Is it possible that the old standard of calculating home loans is killing the real estate market and our economy in general? Maybe it is time to think about a new way of calculating home loan payments.

The federal government first introduced amortized loans during the Great Depression because people were losing their homes. They weren’t able to make the balloon payment that were common at the time.

Although we would like to think the Fed created amortized loans to get more money out of us, in actuality it was trying to help people keep their homes. This era was a time when the wealthy predominately owned homes, and about 60 percent of the population rented their residences. Things were tough, and even the wealthy struggled to pay their mortgages.

Visit this website for a complete reference of the 1932 and 1934 Act.

Mortgage loans are a good thing. They provide us the opportunity to purchase and occupy a home before we have all the funds to do so.

This opportunity does come at a price. The price is the amortized payment schedule, which means each month part of the payment goes toward both the principal balance and interest payment (cost of the loan) until the homeowner pays the loan in full.

While researching this subject, what I found oddly interesting was the genesis of the term “amortizing” a debt. The word derives from the French term “amortir,” which is the act of providing death to something (like maybe your wallet).

Let’s review how to calculate an amortized mortgage payment:

The payment of an amortized loan is calculated by adding the total loan amount (principal) to the total interest that the homeowner will pay over the life of the loan and then dividing by the total months (30 years x 12 = 360 months).

Let’s use the following example:

A $100,000 mortgage loan (the principal amount) with 4 percent interest and a 30-year term. Now we need to figure out the total interest. The formula is (Interest = Principal x Rate x Time). The easiest way to calculate total interest is to use an amortization table. Visit this website to view an amortization table.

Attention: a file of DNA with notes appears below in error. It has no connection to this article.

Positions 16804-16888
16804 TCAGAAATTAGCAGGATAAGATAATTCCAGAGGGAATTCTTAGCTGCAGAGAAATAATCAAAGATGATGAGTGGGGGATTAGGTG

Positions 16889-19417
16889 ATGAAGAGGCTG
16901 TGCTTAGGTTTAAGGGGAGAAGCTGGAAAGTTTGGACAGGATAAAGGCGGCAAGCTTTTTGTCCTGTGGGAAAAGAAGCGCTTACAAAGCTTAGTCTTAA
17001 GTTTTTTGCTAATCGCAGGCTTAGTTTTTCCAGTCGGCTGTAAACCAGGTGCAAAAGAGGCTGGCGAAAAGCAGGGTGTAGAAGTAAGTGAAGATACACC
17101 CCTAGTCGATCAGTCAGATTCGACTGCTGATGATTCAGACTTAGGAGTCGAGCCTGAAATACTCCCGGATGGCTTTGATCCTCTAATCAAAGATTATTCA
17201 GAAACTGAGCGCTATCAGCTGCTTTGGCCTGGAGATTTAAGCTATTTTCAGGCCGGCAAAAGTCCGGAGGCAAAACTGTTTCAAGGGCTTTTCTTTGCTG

According to the amortization table, the total interest the homeowner will pay on the loan following the full 30-year term is $71,869.51. That is quite a chunk.

Now to calculate the monthly payment:

Total Principal ($100,000) + Total Interest ($71,869.51) = $171,869.51 / Total Number of Payments (360) = $477.42. This is known as the P&I part of the mortgage payment (principal and interest).

Here’s the catch:

The homeowner pays the majority of the interest upfront. You see, each payment is calculated based on the outstanding loan principal. The homeowner’s first month’s payment is $477.42 with $333.33 going to interest and $144.09 paying down the principal. That means the following month’s interest is calculated from the new principal of $99,855.92 ($100,000 – $144.09). That’s why it takes so long to pay off the loan.

Here’s my idea:

Let’s say the homeowner agrees to pay back the total amount of $171,869.51 over 30 years. Each month, $238.71 would go toward the principal and the same amount toward interest (50 percent/50 percent). Within seven years, your principal balance would be $79,948.36. Using the amortization schedule of 1932, after seven years your principal balance would be $86,059.47. Using my plan, the homeowner would have $6,111.11 more equity in the home.

We have become a transient society, and we need a mortgage plan that reflects the times in which we live. On average we move every seven years. The reason many people do not move is because they do not have enough equity in their home. This lack of equity might be because there is too much money going to the interest payment upfront and not enough toward the principal balance. Knowledge is power.

We need a new plan.

Happy Memorial Day — please say thank you to a veteran.

Jeffrey Hogue has been a real estate innovator and creator since 1993.

Email Jeffrey Hogue.

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